In The Virtual Classroom section, John Borczon and Paul Shovlin adopt the collaborative identity Jean-Paul Shovczon to share their discussion of the ways in which online technologies like wikis and MOOs complicate power relationships between and among students and teachers. Through sharing specific wiki and MOO-related activities the authors assigned in their classes at Ohio University, "Teacher, Researcher, Scholar, Essayist: A Web Text with Some Assembly Required" reflects on the shifting expectations we have for online spaces and the pedagogical possibilities (and resultant tensions) enabled by these spaces. Shovczon's web text emphasizes the need to re-evaluate what we think we know about the use of online technologies as spaces for writing pedagogy.
For the Print to Screen section of this special issue, Joyce Walker has compiled abstracts of the articles from our edited collection, Digital Contexts: Studies of Online Research and Citation. Several of the authors who have contributed work for this special issue have also contributed to Digital Contexts. The edited collection argues that the increasing prevalence of digital resources is radically changing the processes and procedures through which institutions and individuals search for, find, store, and use information; and that investigation of these changes must be addressed through the collaborative efforts of scholars in related fields. As a result, Digital Contexts includes work from scholars from several different disciplines and multiple geographic locations. As a whole, the contributions to this collection help teacher-scholars better understand how the designs of digital information structures both shape and are shaped by writing and research behaviors.”
For the Professional Development section of this special issue, Douglas Eyman interviews Heidi McKee and Dànielle DeVoss, editors of the recently published collection, Digital Writing Research: Research: Technologies, Methodologies and Ethical Issues.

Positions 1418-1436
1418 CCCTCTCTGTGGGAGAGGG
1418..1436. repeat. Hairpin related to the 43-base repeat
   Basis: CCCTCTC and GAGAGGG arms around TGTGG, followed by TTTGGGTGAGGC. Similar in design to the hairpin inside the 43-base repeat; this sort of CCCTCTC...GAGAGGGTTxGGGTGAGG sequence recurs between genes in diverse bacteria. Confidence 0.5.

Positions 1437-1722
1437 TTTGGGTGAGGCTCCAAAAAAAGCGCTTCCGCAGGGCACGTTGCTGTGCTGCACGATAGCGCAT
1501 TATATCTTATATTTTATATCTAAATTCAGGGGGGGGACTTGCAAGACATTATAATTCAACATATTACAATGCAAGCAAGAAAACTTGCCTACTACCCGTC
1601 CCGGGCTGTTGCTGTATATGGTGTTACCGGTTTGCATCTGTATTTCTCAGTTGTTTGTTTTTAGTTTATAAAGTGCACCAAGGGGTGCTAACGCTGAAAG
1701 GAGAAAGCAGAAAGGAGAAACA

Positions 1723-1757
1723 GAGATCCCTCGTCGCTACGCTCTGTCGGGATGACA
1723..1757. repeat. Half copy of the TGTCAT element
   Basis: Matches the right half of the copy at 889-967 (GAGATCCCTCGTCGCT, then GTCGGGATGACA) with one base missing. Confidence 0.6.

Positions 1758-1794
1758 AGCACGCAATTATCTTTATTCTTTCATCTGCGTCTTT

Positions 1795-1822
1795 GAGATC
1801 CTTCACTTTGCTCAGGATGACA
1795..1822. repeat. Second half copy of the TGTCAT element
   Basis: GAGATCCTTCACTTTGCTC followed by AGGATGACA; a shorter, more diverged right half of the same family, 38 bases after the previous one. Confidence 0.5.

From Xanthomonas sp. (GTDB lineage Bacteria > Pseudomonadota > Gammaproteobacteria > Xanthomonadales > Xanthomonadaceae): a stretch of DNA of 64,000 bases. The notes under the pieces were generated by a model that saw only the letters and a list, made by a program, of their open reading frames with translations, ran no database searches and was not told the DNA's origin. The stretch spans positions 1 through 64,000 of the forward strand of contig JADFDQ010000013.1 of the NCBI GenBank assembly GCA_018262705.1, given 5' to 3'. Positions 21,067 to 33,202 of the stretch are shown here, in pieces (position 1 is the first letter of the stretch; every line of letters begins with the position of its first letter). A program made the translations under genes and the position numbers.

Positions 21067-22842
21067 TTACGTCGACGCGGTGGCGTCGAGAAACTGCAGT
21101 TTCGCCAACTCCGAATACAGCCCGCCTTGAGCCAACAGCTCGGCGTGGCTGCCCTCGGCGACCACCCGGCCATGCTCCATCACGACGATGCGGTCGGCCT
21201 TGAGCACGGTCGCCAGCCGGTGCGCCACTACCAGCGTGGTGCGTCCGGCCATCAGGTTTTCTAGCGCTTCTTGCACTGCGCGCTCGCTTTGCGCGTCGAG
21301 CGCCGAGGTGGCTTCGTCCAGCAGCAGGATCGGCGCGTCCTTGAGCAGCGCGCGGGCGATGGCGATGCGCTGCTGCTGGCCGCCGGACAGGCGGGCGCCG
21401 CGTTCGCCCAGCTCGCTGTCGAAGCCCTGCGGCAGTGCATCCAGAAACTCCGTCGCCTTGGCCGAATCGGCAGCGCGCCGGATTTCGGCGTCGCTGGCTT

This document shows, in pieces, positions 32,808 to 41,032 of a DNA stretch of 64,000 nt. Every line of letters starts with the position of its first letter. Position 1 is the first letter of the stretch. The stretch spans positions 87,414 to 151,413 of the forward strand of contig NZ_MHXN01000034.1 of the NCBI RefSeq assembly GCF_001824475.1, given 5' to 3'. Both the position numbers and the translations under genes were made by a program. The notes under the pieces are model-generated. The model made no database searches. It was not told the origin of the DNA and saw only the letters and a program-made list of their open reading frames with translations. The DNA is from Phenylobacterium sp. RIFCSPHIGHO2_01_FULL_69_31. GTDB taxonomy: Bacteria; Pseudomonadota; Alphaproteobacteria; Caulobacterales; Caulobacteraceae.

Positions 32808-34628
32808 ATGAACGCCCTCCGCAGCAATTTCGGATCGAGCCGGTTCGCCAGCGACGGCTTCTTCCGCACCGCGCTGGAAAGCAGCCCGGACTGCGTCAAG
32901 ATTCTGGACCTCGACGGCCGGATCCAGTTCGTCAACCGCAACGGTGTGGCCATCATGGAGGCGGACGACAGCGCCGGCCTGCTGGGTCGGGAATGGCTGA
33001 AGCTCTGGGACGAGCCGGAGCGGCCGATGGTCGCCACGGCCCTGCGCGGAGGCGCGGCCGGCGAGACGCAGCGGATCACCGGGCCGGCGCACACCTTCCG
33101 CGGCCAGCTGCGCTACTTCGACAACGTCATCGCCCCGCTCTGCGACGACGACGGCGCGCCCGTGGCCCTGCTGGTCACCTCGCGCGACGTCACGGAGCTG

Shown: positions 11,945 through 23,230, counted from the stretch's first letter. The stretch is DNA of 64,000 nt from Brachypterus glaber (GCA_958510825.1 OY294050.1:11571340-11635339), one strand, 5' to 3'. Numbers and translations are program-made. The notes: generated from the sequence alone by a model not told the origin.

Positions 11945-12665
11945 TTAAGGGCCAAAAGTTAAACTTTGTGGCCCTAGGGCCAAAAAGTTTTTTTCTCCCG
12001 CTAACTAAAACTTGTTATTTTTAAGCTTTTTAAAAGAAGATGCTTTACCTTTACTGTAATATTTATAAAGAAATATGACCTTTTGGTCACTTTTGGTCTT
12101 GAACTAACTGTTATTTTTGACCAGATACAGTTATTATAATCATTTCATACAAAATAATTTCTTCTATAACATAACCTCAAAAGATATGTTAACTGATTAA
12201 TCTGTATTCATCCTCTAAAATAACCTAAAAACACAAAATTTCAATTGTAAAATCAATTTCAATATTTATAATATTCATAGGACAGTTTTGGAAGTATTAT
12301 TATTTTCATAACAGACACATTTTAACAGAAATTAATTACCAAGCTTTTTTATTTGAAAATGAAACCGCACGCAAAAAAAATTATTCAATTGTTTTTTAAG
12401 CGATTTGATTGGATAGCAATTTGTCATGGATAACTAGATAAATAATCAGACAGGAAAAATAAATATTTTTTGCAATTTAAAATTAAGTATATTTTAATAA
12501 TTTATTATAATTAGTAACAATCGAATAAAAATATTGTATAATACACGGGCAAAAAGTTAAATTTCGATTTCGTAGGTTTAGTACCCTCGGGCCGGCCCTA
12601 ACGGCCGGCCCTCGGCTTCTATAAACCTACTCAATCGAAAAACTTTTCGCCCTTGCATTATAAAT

In "A 'New Way to See' Students as Researchers and Writers," James P. Purdy reviews the multimedia CD-ROMs i-cite and i-claim. He explains how, while these CDs offer multimedia affordances not available in print texts, the most fundamental way in which these CDs differ from other instructional texts used to teach argument and source use is their construction of researchers and research processes. Purdy contends that these CDs usefully construct students' experiences with texts in non-academic and online contexts as bridges to academic work rather than as counterproductive practices to be forgotten or replaced.
McLemee, Scott. (2007, August 1). Sailing from Ithaka. Inside Higher Ed. Retrieved August 2, 2007, from http://insidehighered.com/views/2007/08/01/mclemee.
Purdy, James P., & Walker, Joyce R. (2007, Spring). Digital breadcrumbs: Case studies of online research. Kairos: A Journal of Rhetoric, Technology, and Pedagogy 11(2). Retrieved July 14, 2007, from http://kairos.technorhetoric.net/11.2/binder.html?topoi/purdy-walker/index.htm.
Reilly, Colleen A., & Eyman, Douglas. (2007). Multifaceted methods for multimodal texts: Alternate approaches to citation analysis for electronic sources. In Dànielle Nicole DeVoss and Heidi A. McKee (Eds.). Digital Writing Research: Technologies, Methodologies, and Ethical Issues. Creskill, NJ: Hampton Press.
Walker, Janice R., & Taylor, Todd. (2006). The Columbia guide to online style. 2nd ed. New York: Columbia University Press.
Walker, Joyce R., & Purdy, James P. (forthcoming). Liminal spaces and research identity: An argument for changing constructions of students as researchers. In Joyce R. Walker, James P. Purdy, Douglas Eyman, and Colleen Reilly (Eds.). Digital contexts: Studies of online research and citation.